Recently the Partij voor Moslim Nederland (Party for Muslim Netherlands), which already enjoys a significant presence in various municipal governments in that country, announced that it intended to run candidates for the Dutch Parliament. An article in Forbes listed the party's major principles, which included limits on "offensive" speech about religion; the criminalization of blasphemy and of the destruction of religious texts; immediate admission of Turkey to the EU; an end to support for Israel; and the free and unimpeded importation of Muslim brides from abroad.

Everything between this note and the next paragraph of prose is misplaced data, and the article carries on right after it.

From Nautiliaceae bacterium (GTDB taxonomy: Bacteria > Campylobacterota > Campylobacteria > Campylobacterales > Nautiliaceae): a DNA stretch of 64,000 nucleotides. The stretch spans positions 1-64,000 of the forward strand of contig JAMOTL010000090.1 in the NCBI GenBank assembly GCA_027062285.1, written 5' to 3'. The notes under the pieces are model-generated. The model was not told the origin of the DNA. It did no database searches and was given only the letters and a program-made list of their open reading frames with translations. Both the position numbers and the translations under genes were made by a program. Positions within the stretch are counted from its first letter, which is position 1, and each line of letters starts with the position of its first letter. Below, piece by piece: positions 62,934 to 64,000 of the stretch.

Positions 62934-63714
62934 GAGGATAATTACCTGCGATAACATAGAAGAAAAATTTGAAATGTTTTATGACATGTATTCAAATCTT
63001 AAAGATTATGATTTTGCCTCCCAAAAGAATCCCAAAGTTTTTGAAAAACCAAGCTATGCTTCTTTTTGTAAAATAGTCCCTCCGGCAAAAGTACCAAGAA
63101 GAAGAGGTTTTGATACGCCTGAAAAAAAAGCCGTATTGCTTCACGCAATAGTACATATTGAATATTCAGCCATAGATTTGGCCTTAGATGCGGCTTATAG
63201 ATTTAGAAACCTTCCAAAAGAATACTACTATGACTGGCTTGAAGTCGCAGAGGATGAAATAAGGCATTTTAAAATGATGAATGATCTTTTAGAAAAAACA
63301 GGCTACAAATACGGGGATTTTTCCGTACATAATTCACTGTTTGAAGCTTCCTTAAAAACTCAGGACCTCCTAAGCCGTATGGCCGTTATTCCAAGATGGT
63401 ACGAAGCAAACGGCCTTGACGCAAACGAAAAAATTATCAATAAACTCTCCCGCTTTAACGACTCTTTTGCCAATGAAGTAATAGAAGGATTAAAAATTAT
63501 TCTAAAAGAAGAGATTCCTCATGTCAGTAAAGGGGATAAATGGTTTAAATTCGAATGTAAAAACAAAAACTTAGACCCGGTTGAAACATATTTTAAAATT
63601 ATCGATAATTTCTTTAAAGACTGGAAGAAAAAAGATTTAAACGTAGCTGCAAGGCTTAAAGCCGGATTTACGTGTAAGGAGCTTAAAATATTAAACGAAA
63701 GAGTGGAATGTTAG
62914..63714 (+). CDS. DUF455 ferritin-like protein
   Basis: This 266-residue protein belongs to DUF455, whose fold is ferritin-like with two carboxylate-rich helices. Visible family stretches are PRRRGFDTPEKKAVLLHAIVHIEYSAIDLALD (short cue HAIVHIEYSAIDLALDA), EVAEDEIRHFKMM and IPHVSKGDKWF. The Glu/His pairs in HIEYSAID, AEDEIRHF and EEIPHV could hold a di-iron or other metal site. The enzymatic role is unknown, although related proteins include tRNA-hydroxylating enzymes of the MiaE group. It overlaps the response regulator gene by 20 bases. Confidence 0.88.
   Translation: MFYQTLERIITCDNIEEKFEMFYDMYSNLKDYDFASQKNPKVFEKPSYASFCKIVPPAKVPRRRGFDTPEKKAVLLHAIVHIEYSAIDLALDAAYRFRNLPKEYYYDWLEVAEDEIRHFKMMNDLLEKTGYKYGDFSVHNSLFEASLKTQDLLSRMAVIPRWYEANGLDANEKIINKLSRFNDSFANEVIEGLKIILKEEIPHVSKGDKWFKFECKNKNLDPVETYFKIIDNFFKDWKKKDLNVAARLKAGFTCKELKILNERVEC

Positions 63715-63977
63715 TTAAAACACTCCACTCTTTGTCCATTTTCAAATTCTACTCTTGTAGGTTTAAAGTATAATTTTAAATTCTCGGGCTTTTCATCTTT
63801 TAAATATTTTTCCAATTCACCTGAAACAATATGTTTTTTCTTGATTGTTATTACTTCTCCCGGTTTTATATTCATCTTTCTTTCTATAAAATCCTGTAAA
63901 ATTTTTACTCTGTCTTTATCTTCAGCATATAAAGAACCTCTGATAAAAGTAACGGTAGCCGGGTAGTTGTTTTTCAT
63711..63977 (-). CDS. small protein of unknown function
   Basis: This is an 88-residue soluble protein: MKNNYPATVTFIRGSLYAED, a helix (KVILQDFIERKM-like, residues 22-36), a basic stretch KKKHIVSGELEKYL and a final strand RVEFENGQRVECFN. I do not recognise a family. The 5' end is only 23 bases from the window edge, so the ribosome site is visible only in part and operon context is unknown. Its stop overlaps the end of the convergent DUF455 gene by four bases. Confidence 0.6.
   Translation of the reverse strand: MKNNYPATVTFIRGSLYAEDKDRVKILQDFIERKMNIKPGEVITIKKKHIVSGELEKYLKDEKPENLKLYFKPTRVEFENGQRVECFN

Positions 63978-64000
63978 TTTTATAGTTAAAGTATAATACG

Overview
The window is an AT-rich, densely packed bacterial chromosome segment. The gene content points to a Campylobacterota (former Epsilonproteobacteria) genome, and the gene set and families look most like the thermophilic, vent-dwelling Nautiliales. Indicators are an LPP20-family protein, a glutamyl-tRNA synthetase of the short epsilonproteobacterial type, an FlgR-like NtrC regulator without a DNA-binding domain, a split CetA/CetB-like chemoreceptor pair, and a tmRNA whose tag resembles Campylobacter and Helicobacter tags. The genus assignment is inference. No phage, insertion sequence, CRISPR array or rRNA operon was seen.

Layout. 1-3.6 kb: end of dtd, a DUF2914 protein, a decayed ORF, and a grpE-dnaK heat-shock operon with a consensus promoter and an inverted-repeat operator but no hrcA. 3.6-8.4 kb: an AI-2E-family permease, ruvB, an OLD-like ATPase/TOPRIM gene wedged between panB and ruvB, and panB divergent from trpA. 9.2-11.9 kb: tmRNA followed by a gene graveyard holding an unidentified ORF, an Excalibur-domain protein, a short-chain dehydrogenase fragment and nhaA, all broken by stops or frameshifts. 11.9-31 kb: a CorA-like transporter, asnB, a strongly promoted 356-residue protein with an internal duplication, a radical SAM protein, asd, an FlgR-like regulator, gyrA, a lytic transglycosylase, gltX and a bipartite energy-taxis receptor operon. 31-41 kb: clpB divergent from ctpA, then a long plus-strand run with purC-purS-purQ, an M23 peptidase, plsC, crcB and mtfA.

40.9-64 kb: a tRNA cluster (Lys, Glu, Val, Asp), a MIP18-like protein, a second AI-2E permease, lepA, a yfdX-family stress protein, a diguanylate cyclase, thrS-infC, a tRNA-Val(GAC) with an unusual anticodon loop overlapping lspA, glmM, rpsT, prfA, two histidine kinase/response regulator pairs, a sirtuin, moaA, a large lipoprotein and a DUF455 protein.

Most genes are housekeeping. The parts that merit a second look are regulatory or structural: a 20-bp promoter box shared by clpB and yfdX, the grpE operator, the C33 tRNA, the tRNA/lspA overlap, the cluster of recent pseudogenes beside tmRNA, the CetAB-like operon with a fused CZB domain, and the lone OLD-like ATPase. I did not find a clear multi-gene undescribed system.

Whether to work within existing parties, or to concentrate on forming and building up separate Muslim parties, has always been a key strategic question for the soft jihadists of Europe. Though there are Muslims in Norway who are prominent members of several large traditional parties, the country now has a Muslim party too. Founded in 2009 as the Independent Labour Party, it was obliged later that year to change its name to the Samtidspartiet (Contemporary Party) because of official concerns that it might be confused with the Norwegian Labor Party. When outlining the party's goals, its founder, Norwegian-Pakistani Ghuffor Butt, focused on a desire for lower taxes, gas prices, and the like – making it sound like rather a libertarian party for Muslims. Formerly a cinema director, producer, and political journalist in Pakistan, as well as an actor in some twenty Pakistani movies, Butt ran – and, as far as I know, still runs – a successful store in Grønland, a largely Muslim district in Oslo, that sells Bollywood films.